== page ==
In recent decades there has been increased variability in yearly temperature records for large parts of Europe and North America, according to a study published online today (24th July 2013) in Nature.
The study was carried out by scientists from the Centre for Ecology & Hydrology, the University of East Anglia and the University of Exeter.
Lead author Dr Chris Huntingford from the Centre for Ecology & Hydrology said, "Fluctuations in annual average temperatures have shown very substantial geographical alteration in recent decades. However, to our surprise, when considered across the globe, total variability has been relatively stable."
Co-author Professor Phil Jones, from the University of East Anglia said, "We used globally-complete surface temperature data that has been constructed by merging observations and weather forecasts, and verified our findings against station temperature records"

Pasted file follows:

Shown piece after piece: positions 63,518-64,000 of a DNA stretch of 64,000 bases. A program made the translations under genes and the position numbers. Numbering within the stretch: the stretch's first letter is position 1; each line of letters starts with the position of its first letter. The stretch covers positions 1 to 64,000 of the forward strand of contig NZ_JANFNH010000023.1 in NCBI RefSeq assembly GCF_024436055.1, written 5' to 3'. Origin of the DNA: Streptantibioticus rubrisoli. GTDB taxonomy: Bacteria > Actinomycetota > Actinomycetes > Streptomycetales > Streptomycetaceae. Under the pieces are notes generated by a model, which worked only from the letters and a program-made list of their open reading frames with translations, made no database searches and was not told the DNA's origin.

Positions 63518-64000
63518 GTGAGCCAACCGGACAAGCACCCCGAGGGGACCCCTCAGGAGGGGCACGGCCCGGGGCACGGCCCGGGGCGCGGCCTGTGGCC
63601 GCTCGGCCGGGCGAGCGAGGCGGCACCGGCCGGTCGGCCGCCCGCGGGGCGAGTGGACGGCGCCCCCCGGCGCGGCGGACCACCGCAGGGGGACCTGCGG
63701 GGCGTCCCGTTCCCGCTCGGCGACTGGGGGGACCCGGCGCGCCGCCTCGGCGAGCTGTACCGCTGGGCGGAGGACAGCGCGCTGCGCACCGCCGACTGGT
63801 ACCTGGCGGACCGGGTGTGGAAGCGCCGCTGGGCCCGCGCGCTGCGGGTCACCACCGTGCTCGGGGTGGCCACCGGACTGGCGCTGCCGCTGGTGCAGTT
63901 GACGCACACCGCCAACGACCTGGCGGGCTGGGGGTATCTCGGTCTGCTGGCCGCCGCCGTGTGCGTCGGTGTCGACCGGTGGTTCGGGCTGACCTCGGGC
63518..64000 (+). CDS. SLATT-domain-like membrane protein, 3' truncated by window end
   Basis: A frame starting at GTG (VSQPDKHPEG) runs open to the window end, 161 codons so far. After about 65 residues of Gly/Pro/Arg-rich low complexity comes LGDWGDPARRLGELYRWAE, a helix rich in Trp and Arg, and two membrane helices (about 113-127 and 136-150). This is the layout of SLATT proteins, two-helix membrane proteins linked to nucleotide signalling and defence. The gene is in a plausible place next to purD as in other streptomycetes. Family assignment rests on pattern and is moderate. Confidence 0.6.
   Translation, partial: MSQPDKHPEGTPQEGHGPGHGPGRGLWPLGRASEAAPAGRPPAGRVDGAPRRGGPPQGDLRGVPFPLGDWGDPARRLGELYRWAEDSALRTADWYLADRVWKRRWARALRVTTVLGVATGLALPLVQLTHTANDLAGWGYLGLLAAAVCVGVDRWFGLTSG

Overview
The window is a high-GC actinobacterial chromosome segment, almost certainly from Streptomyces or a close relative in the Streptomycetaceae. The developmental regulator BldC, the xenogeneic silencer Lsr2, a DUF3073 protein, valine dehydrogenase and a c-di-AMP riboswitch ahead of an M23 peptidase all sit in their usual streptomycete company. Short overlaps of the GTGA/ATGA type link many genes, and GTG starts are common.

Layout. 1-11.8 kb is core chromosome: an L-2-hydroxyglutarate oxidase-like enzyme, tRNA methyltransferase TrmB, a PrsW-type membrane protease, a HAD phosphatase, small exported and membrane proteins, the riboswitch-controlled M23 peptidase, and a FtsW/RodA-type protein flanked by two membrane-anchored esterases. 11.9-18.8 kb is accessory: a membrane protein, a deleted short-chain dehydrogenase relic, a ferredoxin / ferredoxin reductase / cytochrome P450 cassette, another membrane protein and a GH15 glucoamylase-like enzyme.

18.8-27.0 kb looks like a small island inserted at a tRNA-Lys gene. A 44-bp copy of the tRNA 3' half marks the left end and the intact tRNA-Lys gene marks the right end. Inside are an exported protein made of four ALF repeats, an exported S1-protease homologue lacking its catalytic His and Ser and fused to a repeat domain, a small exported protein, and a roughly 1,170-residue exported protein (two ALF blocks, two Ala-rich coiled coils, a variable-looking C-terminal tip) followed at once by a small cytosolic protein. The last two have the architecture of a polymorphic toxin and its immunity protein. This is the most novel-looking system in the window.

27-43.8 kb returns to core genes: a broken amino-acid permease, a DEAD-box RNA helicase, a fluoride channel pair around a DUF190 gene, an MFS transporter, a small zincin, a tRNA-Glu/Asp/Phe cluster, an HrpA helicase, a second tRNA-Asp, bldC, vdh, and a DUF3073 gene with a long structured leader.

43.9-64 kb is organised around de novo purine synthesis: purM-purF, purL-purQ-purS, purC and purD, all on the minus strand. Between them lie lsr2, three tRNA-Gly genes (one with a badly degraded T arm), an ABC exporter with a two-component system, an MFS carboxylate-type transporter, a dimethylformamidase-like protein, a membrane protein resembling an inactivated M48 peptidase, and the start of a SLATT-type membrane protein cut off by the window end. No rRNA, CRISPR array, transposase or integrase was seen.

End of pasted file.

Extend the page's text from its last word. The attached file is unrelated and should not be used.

The study concluded that regions of high variability have moved markedly over the last five decades, including to areas of high population in Europe and North America. Dr Huntingford added, "The movement of raised temperature variability to regions of high population may have contributed to the general perception that climate is becoming more volatile."
The study also examined future projections by 17 climate model simulations. Almost all predict that overall temperature fluctuations will actually decrease towards the end of this century, as greenhouse gas concentrations increase.
Co-author Professor Peter Cox, from the University of Exeter said, "We provide evidence that decreasing global temperature variability will be a consequence of major sea-ice loss in a warmer world."
Dr Huntingford added, "Our findings contradict the sometimes stated view that a warming world will automatically be one of more overall climatic variation."
Technical note -- The analysis looked at year-to-year variability in temperature at different geographical locations. This variability is occurring around general global warming trends. These trends were subtracted from the actual temperature measurements, and the remaining "anomalies" analyzed for changes over time and space.